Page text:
Kulbir Thapa Residential Home is 10 years old
Ten years ago, the first of our two Residential Homes for Gurkha veterans and widows opened in Pokhara, Nepal.
The first home of its kind for vulnerable Gurkha veterans and their widows, it is also named in tribute to Kulbir Thapa, the first Gurkha soldier from Nepal to receive the Victoria Cross, the highest British military award for gallantry.
The need for the Residential Home was felt in 2005 when we discovered that some Nepali villages were emptying out due to younger villagers migrating for job opportunities, leaving the older villagers behind.
Gurkhas never leave a man behind and nor do we. Thanks to an extremely generous donation from the Michael Uren Foundation, we were able to start building our first Residential Home to provide round-the-clock care to vulnerable Gurkha veterans and widows who would otherwise struggle to live alone.
Designed by British architects Michaelis Boyd Associates as a donation to us and supported by John Sanday Associates in Nepal, construction on the home began in 2009, taking just over a year to complete.
The first residents arrived at the home in July 2010 and celebrated with an opening ceremony later that year when it was officially named after Kulbir Thapa by Lieutenant General Sir Philip Trousdell, chairman of the working group which directed the project.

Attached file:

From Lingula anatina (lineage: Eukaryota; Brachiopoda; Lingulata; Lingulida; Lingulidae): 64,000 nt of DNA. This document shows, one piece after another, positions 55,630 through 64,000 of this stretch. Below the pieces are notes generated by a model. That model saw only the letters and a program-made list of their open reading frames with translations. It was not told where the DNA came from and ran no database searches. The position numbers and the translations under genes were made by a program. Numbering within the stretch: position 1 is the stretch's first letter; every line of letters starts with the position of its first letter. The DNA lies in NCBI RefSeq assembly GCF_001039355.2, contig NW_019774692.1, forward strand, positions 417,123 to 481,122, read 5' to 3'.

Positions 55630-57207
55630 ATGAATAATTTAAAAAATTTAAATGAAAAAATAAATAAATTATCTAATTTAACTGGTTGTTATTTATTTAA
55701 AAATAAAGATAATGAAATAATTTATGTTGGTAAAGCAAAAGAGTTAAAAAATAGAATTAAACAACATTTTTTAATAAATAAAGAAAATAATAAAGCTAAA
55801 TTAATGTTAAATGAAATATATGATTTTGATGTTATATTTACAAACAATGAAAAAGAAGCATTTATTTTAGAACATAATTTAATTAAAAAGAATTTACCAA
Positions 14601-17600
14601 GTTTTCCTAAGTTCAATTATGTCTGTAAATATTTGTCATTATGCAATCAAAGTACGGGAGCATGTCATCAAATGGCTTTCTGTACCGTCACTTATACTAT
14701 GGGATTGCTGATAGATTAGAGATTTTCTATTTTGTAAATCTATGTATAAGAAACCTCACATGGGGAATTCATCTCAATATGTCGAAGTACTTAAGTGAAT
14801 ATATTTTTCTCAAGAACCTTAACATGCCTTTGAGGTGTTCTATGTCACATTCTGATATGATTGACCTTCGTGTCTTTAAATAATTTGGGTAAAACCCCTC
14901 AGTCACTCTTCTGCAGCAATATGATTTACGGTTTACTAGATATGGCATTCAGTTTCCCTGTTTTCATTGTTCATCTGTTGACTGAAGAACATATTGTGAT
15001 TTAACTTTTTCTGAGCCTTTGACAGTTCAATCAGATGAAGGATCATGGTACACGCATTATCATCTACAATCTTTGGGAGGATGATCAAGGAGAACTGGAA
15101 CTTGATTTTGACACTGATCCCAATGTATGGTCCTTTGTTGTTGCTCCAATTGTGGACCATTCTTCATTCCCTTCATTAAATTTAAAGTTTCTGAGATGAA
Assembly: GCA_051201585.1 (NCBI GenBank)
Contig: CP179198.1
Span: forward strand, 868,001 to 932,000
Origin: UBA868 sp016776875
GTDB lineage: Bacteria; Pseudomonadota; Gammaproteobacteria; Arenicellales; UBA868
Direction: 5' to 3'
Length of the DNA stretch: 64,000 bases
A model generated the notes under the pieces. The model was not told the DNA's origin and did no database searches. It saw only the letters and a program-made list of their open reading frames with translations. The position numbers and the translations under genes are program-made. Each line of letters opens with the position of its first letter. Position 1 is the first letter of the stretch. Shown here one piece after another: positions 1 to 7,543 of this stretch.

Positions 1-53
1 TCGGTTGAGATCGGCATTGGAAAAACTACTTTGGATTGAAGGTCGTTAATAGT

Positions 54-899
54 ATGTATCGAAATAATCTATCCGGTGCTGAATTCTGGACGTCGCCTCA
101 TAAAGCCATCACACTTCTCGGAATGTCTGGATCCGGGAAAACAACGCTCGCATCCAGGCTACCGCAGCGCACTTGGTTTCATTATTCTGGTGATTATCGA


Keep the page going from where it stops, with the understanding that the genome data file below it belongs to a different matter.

“At the moment we provide residential care, but as the occupants get older, they will need more nursing care, and we will provide that too.”
said project officer Khem Bahadur Thapa back in 2010.
Khem now works for our Gurkha Welfare Advice Centre in the UK but stays in touch with the Residential Home and follows their progress:
“I am so pleased to see, 10 years later, that we are fulfilling our promise and providing this vital care for our most vulnerable Gurkha veterans and widows. Gurkha veterans like Chamar Gurung who served in World War Two. We have truly changed his life for the better.”
A place to call home for a World War Two veteran
99 year-old veteran Chamar Gurung has been living at the Kulbir Thapa Residential Home since October 2010.
A World War Two veteran, Chamar recently celebrated his 100th birthday with staff and other veterans and widows who are living in the Residential Home’s lockdown.
The veteran was overjoyed to chat to his children through the fence last week. Nepal’s very strict lockdown rules mean that we can’t have visitors at either of our Residential Homes.
Chamar says his life is very happy now since moving to The Gurkha Welfare Trust Residential Home in Pokhara, Kaski, Nepal. It was very difficult for him to live in the village with no regular care or transport, so he is pleased to see many of the visitors the Home gets. He is described as a ‘gentle’ man who gets on well with the other residents. He enjoys watching TV, listening to the radio and playing cards.